Those who have studied archives, archiving, records retention, and preservation have learned about acid-free paper, controlled humidity, fireproof storage boxes, document repair, and book rebinding. If you or your organization have been through a tragedy, you may have learned how to dry wet paper, clean smoke-damaged materials, or make copies of fire-damaged images. Physical records are tough, and if you learn about and follow best practices for materials, handling, and storage conditions, they can be even tougher.

One time a few years ago after a major natural disaster that damaged a lot of libraries, we recall visiting a restoration site and talking to the staff who were working full time, week after week, on cleaning water- and fire-damaged books. One of those restoration technicians told us that she couldn't answer a question we had asked because the disk had crashed on the computer in her workspace and she had lost that information. We didn't want to be rude to a person doing such heroic work for such low wages, but we wanted to say 'Can't you see that the information in your computer needs to be conserved and preserved and kept safe, just like these books?'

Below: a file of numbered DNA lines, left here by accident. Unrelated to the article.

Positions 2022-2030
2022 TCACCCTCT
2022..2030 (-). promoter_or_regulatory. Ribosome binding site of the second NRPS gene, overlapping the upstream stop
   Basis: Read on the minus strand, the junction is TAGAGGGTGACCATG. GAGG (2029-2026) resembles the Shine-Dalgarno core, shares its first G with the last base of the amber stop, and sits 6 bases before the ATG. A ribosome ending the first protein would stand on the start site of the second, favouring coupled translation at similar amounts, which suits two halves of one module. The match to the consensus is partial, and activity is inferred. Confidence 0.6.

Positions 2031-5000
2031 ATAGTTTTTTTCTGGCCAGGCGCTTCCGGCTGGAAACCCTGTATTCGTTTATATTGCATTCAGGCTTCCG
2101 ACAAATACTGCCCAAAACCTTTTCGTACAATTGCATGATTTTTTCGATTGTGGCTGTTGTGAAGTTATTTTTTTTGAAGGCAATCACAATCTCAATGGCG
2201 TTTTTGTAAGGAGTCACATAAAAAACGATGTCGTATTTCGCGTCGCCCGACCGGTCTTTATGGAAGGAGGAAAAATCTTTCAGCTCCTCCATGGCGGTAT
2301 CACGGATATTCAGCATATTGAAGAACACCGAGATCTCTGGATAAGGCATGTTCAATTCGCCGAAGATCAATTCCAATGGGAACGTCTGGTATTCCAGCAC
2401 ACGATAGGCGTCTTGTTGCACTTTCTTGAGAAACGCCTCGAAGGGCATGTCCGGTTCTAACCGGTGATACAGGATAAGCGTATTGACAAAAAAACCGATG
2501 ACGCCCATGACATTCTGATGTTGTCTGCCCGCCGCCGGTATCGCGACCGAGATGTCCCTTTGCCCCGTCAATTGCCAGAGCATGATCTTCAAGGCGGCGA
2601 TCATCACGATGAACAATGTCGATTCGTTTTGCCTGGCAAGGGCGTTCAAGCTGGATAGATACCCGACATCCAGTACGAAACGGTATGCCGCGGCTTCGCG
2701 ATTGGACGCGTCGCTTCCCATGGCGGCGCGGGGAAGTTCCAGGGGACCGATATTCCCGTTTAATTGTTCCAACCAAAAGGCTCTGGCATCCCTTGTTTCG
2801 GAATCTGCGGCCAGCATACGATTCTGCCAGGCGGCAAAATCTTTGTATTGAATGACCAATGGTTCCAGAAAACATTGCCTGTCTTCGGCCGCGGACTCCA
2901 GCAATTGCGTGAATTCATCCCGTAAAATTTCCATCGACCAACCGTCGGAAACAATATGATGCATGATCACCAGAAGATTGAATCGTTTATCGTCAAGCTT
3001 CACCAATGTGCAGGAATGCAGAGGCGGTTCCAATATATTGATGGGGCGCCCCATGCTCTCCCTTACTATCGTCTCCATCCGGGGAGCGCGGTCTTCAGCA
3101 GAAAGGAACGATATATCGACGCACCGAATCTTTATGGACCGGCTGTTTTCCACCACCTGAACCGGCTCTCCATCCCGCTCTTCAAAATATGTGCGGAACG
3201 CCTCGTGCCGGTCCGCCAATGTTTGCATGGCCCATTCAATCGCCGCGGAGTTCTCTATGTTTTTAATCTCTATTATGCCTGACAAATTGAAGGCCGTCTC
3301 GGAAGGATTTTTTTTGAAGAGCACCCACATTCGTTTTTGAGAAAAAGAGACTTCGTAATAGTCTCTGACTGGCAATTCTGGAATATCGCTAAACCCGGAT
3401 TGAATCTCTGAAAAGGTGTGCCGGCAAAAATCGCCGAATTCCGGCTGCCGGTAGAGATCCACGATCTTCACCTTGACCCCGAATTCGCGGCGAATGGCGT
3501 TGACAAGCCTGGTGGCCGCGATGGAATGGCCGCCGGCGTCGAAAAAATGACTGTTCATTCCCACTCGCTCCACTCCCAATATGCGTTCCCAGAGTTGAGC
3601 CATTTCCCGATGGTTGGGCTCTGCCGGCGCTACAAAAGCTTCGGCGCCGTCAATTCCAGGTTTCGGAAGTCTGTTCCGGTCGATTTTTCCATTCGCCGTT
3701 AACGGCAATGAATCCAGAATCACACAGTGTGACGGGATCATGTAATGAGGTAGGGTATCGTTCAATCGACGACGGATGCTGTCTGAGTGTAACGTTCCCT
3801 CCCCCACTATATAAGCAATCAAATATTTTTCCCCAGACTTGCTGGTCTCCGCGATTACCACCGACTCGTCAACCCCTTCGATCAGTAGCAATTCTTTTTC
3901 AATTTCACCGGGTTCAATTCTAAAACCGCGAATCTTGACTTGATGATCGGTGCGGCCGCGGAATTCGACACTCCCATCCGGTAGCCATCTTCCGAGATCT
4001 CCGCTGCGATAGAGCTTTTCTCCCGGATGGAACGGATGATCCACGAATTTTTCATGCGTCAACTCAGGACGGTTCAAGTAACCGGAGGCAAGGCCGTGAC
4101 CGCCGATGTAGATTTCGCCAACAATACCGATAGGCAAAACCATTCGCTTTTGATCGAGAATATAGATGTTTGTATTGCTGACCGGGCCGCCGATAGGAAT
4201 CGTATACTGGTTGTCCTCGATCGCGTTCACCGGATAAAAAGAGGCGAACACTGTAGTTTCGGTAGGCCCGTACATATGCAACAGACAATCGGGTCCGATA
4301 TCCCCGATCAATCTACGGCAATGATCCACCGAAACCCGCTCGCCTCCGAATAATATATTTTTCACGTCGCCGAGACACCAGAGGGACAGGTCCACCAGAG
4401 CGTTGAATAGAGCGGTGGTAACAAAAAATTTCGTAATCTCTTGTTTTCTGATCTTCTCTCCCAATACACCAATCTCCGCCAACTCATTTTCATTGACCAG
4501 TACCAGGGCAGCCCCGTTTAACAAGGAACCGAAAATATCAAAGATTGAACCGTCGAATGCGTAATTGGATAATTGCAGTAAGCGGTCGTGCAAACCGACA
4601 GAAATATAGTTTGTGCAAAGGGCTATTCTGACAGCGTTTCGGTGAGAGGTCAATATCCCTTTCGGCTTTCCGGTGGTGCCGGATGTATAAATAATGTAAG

A contemporary hard driveSince we are Anglicans Online, not Anglicans Offline or Anglicans Hardcopy, all of our own records are electronic. We go to extraordinary lengths to avoid losing data. We are near-fanatical about making backup copies and offsite copies, and we are (dare we say it) religious about the storage conditions under which such records are kept. Nevertheless, if you peek at our archives page, you can see that we are missing some records as recent as April 1999†. We've only been doing this for 11 years, and we've already lost some data. What if we had been doing it for 111 years? Would we still have complete archival records of our own information? We'd like to think that we would, but who can be sure?